Theranostics 2021; 11(12):5778-5793. doi:10.7150/thno.55946 This issue
1. Department of Medical Research Center, State Key Laboratory of Complex Severe and Rare Diseases, Peking Union Medical College Hospital, Chinese Academy of Medical Science & Peking Union Medical College, 100730, Beijing, China.
2. Department of Cardiology, Peking Union Medical College Hospital, Chinese Academy of Medical Science & Peking Union Medical College, 100730, Beijing, China.
3. State Key Laboratory of Mycology, Institute of Microbiology, Chinese Academy of Sciences, 100101, Beijing, China; Savaid Medical School, University of Chinese Academy of Sciences, 100049, Beijing, China.
4. State Key Laboratory of Microbial Resources, Institute of Microbiology, Chinese Academy of Sciences, 100101, Beijing, China.
#These authors contributed equally to this work.
Rationale: Prior chronic treatment with statins has been shown to be associated with more favorable outcomes in patients with acute coronary syndrome (ACS). Specific changes in the gut microbiota and microbial metabolites have been shown to influence the progression of coronary artery disease. However, the critical microbial and metabolomic changes associated with the cardiovascular protective effects of statins in ACS remain elusive.
Methods: In the present study, we performed 16S rRNA sequencing and serum metabolomic analysis in 36 ACS patients who had received chronic statin treatment, 67 ACS patients who had not, and 30 healthy volunteers. A follow-up study was conducted. Metagenomic functional prediction of important bacterial taxa was achieved using PICRUSt2.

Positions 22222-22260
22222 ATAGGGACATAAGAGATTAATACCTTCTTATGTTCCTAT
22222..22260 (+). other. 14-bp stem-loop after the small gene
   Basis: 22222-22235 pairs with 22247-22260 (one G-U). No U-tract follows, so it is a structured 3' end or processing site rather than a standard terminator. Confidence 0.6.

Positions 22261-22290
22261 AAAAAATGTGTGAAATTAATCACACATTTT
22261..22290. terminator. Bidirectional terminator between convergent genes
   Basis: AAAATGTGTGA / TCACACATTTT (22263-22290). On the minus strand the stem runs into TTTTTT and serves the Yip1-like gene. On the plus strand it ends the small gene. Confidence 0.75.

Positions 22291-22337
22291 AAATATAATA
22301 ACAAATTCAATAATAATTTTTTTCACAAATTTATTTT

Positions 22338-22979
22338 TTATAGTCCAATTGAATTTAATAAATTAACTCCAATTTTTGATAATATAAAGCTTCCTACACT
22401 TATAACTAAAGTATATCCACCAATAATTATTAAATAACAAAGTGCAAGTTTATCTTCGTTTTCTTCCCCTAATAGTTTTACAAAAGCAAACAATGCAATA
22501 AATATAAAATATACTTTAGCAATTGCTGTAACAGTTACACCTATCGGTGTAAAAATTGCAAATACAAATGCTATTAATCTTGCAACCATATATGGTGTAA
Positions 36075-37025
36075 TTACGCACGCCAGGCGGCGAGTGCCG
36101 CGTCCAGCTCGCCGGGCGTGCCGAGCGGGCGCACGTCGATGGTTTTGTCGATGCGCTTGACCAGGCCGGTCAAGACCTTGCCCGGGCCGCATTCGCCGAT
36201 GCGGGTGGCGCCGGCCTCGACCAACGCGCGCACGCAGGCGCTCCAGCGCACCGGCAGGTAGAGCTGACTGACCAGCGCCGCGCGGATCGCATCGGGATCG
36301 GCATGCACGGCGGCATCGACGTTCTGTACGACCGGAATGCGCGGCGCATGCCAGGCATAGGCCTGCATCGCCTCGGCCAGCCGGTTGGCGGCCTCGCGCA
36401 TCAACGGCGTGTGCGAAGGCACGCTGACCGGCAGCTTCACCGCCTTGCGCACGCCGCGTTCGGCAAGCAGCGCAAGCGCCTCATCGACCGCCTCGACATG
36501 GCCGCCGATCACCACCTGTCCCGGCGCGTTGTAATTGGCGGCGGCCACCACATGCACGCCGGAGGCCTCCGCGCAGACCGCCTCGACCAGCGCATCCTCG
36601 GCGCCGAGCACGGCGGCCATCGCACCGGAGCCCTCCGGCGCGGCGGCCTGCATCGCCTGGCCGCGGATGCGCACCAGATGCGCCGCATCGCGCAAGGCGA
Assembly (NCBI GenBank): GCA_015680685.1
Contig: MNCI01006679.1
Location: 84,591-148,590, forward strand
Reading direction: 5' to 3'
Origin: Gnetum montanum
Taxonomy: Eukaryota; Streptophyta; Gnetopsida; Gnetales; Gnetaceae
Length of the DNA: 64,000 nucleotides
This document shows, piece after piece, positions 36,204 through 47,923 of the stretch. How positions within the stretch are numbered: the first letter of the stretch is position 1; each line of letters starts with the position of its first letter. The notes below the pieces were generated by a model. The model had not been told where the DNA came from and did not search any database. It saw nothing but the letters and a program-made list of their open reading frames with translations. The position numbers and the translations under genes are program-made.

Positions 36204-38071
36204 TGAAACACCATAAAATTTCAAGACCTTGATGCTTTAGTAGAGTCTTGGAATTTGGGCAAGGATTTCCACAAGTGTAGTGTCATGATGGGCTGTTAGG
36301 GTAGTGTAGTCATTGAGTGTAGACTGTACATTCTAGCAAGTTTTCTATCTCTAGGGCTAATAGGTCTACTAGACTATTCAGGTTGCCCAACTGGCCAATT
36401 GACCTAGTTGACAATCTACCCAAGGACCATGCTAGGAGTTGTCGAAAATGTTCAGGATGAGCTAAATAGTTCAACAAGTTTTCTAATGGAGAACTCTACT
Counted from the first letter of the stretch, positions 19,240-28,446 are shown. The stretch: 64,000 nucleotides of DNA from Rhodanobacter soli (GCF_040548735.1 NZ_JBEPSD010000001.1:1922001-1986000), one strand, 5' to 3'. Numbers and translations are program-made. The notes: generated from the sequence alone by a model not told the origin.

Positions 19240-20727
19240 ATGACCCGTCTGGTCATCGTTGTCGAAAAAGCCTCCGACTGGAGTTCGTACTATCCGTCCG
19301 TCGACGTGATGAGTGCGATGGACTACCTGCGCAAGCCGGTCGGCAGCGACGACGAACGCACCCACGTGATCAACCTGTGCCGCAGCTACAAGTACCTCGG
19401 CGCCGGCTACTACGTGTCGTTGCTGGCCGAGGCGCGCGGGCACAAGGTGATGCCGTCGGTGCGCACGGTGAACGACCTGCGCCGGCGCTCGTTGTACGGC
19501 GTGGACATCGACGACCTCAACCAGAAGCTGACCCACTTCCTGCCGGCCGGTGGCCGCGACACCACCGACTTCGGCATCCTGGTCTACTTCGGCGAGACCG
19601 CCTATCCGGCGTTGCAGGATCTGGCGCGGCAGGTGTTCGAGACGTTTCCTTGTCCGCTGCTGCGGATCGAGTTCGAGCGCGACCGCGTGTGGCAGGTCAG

Results: Statins modulated the gut microbiome of ACS patients towards a healthier status, i.e., reducing potentially pathogenic bacteria such as Parabacteroides merdae but increasing beneficial bacteria such as Bifidobacterium longum subsp. longum, Anaerostipes hadrus and Ruminococcus obeum. Moreover, prior chronic statin therapy was associated with improved outcome in ACS patients. Multi-omics analysis revealed that specific changes in bacterial taxa were associated with disease severity or outcomes either directly or by mediating metabolites such as fatty acids and prenol lipids. Finally, we discovered that important taxa associated with statins were correlated with fatty acid- and isoprenoid-related pathways that were predicted by PICRUSt2.
Conclusions: Our study suggests that statin treatment might benefit ACS patients by modulating the composition and function of the gut microbiome, which might result in improved circulating metabolites and reduced metabolic risk. Our findings provide new insights for understanding the heterogenic roles of statins in ACS patients through host gut microbiota metabolic interactions.
Keywords: statins, acute coronary syndrome, outcome, microbiome, metabolomics